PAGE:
We turn then to the task at hand, interpreting the "willfully" requirement of section 2(b), and conclude that the government need not prove a knowing violation of the law under that section. The principal reason for our conclusion is simple. The general rule in criminal cases is that the government need not prove a knowing violation of the law--we see no reason that Congress would change that rule simply because a person caused an innocent intermediary to act.9 The most natural interpretation of section 2(b) is that a defendant with the mental state necessary to violate the underlying section is guilty of violating that section if he intentionally causes another to commit the requisite act. See United States v. Hollis, 971 F.2d 1441, 1451-52 (10th Cir.1992) (section 2(b) does not require a knowing violation of the law); cf. United States v. Jordan, 927 F.2d 53, 55 (2d Cir.1991) (under section 2(b), a defendant is "as liable for [a crime] as she would have been if she had physically [committed it herself]"); American Surety Co. of New York v. Sullivan, 7 F.2d 605, 606 (2d Cir.1925) (L.Hand, J.) ("The word 'willful' ... means no more than that the person charged with the duty knows what he is doing. It does not mean that, in addition, he must suppose that he is breaking the law.").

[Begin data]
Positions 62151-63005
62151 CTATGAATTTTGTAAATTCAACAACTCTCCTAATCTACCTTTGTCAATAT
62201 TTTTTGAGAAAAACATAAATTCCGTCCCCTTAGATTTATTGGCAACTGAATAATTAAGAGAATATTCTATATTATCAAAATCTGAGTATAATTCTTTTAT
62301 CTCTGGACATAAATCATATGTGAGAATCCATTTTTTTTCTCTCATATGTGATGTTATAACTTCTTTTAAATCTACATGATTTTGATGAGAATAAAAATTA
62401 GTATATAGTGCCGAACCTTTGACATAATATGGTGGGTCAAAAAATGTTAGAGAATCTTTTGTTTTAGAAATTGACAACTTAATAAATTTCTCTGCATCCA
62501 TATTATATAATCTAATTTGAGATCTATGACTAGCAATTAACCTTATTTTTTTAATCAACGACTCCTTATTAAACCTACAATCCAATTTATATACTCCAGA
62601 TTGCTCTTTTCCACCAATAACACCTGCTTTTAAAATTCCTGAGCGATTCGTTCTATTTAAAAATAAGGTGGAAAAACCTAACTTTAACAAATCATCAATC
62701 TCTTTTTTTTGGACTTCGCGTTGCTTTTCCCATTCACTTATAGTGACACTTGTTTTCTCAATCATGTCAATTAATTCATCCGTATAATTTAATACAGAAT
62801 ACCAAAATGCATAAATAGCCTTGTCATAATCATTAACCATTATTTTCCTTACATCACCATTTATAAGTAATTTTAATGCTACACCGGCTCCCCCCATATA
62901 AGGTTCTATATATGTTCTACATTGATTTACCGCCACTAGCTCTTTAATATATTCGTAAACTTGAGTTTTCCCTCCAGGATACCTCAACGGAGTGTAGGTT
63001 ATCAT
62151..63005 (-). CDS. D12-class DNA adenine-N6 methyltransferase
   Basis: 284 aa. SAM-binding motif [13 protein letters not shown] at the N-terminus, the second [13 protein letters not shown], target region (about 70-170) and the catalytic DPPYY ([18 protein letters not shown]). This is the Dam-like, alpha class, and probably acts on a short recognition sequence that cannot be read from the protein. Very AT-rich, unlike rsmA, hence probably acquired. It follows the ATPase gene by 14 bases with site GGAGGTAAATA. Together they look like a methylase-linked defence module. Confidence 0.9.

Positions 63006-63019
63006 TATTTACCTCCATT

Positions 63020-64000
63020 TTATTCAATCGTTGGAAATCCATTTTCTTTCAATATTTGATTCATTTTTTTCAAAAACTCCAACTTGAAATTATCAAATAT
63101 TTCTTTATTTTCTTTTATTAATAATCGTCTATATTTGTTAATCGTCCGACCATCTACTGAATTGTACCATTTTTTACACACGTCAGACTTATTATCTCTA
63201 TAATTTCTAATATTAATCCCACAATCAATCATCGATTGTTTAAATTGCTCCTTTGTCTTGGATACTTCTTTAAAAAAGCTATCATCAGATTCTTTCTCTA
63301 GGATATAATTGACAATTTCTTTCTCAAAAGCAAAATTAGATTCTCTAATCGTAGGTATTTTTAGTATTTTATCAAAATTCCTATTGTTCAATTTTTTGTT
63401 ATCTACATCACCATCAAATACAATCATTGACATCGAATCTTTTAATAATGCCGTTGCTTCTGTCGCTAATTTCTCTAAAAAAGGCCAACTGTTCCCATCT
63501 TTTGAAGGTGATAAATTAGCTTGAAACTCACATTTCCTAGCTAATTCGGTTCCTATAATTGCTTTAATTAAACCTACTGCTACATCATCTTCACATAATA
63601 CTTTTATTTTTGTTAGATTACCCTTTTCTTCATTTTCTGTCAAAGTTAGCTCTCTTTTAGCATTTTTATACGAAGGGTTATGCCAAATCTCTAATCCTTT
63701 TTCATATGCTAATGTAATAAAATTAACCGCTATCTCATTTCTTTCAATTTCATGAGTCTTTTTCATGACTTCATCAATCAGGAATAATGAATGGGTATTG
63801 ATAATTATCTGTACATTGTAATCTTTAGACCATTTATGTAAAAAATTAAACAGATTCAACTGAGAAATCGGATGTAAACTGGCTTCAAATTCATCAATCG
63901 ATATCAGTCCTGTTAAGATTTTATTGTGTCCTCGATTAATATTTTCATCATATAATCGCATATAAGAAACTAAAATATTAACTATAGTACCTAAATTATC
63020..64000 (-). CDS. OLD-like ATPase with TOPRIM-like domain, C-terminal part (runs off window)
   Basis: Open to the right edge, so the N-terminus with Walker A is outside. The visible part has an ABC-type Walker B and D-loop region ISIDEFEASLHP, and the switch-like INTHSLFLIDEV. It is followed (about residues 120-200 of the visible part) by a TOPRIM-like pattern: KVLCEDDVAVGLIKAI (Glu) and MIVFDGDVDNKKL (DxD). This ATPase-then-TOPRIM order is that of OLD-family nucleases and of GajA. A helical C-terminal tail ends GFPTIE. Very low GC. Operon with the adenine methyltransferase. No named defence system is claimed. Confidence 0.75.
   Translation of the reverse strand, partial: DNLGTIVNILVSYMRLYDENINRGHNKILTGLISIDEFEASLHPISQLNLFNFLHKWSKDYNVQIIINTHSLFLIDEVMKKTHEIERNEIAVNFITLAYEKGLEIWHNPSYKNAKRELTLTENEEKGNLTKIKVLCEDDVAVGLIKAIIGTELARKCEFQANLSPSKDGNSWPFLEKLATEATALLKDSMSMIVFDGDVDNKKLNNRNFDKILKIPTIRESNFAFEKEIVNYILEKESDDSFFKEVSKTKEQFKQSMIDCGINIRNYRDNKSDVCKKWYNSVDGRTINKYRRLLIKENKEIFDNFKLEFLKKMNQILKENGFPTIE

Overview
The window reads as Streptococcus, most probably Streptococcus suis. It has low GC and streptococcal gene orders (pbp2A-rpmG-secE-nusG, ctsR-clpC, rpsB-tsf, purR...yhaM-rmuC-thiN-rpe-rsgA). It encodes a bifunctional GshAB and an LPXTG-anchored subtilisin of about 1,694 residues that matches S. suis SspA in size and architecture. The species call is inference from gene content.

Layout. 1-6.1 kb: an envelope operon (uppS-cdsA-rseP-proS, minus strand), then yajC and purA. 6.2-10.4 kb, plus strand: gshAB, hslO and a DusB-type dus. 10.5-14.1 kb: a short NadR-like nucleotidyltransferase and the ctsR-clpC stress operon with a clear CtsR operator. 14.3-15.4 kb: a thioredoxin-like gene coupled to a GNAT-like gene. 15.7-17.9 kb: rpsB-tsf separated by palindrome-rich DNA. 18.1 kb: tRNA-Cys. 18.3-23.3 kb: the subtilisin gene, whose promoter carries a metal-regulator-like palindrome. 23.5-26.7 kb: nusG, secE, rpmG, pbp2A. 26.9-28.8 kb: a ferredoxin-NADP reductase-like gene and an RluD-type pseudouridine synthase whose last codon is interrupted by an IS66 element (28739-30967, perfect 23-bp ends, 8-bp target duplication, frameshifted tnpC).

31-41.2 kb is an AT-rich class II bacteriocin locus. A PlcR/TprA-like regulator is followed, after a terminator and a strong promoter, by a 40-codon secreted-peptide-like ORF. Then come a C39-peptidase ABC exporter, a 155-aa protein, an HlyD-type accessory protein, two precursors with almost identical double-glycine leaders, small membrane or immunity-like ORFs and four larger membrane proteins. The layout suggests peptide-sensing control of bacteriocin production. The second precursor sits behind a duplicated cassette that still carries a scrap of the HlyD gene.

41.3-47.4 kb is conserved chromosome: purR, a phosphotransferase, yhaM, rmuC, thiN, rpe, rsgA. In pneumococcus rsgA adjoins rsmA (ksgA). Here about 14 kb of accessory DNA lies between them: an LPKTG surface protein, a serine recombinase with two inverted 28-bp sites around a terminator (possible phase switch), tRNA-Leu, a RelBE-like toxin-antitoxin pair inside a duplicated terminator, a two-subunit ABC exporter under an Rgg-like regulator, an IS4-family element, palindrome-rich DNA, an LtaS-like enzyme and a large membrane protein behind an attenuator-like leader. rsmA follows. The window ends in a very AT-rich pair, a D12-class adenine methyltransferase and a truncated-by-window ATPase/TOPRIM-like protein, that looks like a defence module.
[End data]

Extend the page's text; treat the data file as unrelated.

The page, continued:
Moreover, the considerations that led the Ratzlaf Court to interpret "willfully" to require a knowing violation of the law under section 5322 are of little aid in interpreting section 2(b). The Ratzlaf Court indicated that if it did not interpret "willfully" to require a knowing violation of the law, the word would be mere surplusage. See Ratzlaf, 510 U.S. at 140-41, 114 S.Ct. at 658-59. Here, there is no such problem. If "willfully" is interpreted to mean "intentionally," it has a role to fill--the government must prove that defendant intentionally caused another to act. The Ratzlaf Court also was influenced by the "complex of provisions in which [section 5322 is] embedded." Id. at 141, 114 S.Ct. at 659; see also Cheek v. United States, 498 U.S. 192, 200-01, 111 S.Ct. 604, 609-10, 112 L.Ed.2d 617 (1991) (because the tax laws are so complex, their use of the term "willfully" indicates that a knowing violation of the law is required). Here, in contrast, section 2(b) is quite uncomplicated. The Ratzlaf Court's third reason was, as is discussed above, that the term had been consistently interpreted as requiring a knowing violation of the law in other contexts. Ratzlaf, 510 U.S. at 141-43, 114 S.Ct. at 659-60. Here, we could not find any binding precedent interpreting section 2(b)'s "willfully" requirement. Finally, the Ratzlaf Court stated that the conduct at issue was not "inevitably nefarious," and the Court gave some examples of occasions in which a person might engage in that conduct for legitimate reasons. See id. at 144-45, 114 S.Ct. at 660-61. That the conduct was not "inevitably nefarious" seemed to indicate to the Court that the term "willfully" should be interpreted to require a knowing violation of the law. See id. at 144-46, 114 S.Ct. at 660-62. Here, because a defendant will be convicted through section 2(b) only if the defendant had the mental state necessary to violate the underlying criminal statute, it is inevitable that the defendant had criminal intent.